WHAT IS THAT BIG BUILDING AT THE STATE PARK? By Leslie Korenko This is one of the TOP 10 questions that we get asked at the history museum and on Facebook. That was the North Side quarry crusher. Late in 2018, the State Park cleared the trees and brush from around this structure, revealing it for the first time in many years. As a result, people are asking “What is that big cement thing at the State Park?” While there are several great pictures in the quarry section of the museum that tell a more detailed story about this structure and the various quarry operations on the Island, here is a little history about this particular building. The right side of the building was the steam plant that powered the entire operation. The left side was the crusher building and stone storage bins. Railroad cars would back up through a hole in the upper part of the building and tip stone down into the crusher, which was located in the corner where the two structures meet. You can still see the concrete pads from the trestle in the grass. Conveyor belts would carry the crushed stone across the top of the concrete structure and dump it into the bins. RR cars backed up underneath (in the ‘tunnel’) where the stone would drop into the cars. The train would carry the stone cars out onto the dock and dump it into the bins on the dock. These were called pocket docks. There were chutes that would be lowered to allow the stone to tumble onto the boats. If the stone should get stuck in the chutes, they would send a quarry worker in with a sledgehammer or a small charge of black powder or dynamite to dislodge the blockage. It was very dangerous work. Chris, at the State Park, wants to do some descriptive signage for this building. The North Side crusher building back in the day. That small building on the left was the Locomotive House. The building today. Look closely at the small shed – it was originally located on the roof of the building behind the smoke stacks. You can still see the concrete pads for the trestle in the grass.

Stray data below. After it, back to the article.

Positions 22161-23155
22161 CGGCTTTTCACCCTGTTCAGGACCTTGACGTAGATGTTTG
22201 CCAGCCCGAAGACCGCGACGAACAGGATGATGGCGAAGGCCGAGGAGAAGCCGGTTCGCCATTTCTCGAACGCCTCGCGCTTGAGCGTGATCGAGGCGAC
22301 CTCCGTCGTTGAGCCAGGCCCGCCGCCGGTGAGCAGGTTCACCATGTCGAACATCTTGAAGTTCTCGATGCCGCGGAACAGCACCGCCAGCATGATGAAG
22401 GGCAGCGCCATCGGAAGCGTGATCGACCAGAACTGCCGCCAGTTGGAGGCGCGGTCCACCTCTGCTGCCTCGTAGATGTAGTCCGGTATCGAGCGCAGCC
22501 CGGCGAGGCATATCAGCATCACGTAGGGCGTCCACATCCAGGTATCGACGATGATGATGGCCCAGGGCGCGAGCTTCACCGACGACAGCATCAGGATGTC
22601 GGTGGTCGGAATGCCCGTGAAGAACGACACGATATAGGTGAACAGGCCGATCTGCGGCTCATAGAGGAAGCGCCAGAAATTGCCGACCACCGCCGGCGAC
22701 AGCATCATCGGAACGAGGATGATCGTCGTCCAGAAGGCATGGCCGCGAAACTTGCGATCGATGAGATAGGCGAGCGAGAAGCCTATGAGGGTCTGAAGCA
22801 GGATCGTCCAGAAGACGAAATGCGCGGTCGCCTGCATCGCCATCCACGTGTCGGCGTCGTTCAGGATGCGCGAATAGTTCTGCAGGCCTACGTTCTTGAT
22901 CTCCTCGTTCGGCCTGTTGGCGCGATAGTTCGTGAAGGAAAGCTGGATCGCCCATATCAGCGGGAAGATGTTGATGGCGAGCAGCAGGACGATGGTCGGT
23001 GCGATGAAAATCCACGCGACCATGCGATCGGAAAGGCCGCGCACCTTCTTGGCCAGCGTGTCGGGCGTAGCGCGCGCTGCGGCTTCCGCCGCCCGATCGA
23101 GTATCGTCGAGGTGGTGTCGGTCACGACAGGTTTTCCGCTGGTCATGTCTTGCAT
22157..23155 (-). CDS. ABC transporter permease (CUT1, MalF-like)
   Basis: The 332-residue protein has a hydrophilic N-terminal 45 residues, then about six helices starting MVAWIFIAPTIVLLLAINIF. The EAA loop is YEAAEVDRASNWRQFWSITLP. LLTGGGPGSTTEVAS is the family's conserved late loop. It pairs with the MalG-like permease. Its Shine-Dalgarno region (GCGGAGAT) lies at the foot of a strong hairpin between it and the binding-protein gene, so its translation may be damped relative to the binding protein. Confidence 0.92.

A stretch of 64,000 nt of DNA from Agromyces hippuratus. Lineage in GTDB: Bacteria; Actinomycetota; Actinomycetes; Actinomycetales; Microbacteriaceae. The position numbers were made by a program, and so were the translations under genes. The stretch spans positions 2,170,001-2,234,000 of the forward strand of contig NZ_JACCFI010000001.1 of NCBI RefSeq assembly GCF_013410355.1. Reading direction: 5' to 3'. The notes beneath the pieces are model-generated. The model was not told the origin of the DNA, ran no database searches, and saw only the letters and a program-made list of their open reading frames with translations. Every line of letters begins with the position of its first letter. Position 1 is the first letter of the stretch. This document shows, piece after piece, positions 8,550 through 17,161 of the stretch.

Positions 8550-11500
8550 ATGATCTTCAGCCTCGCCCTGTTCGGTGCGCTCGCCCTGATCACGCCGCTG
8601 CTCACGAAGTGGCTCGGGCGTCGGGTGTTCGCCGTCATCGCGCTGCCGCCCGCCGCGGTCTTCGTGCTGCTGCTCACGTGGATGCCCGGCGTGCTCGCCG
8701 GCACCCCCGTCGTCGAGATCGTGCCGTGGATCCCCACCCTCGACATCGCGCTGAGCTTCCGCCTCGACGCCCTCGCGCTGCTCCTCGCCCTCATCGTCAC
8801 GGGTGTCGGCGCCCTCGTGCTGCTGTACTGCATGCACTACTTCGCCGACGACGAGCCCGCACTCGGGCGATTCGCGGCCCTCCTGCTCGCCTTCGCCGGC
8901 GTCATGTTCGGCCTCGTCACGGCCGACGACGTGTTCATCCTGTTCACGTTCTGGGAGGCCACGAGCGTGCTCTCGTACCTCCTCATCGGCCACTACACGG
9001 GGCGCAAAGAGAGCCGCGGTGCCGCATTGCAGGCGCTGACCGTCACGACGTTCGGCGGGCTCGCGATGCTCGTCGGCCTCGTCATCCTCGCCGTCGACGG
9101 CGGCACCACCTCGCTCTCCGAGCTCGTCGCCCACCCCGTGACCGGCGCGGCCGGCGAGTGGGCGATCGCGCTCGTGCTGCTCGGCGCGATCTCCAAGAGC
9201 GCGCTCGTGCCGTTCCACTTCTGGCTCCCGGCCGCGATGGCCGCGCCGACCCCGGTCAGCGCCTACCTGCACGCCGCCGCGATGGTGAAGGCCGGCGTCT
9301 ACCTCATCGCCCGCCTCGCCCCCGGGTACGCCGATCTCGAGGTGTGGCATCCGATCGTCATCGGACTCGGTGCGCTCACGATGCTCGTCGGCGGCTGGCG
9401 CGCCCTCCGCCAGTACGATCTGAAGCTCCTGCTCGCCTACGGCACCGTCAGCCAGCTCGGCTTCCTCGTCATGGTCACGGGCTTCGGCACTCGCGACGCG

by Leslie Korenko I recently met with Randy Edwards who is a freelance writer doing research for an article on island quarries for Twine Line (Ohio Sea Grant's print magazine). https://ohioseagrant.osu.edu/products/twineline After exchanging several emails, Randy visited Kelleys Island on December 20 to tour the museum and explore our quarry displays. He brought a long list of questions. One item that intrigued him was a nicely detailed article in our display, “The Shays of Kelleys Island” (The Kelley Island Lime & Transport Company’s Kelleys Island operations) by Lee Rainey. This article appeared in the Railroad Model Craftsman magazine, December 1986. It is a treasure trove of information about the early days of quarrying here. Because it contains so much great information about such an important part of our history and was so well researched – we scanned it and shared it with him and now with you. There are some great photos here. We particularly like the long shot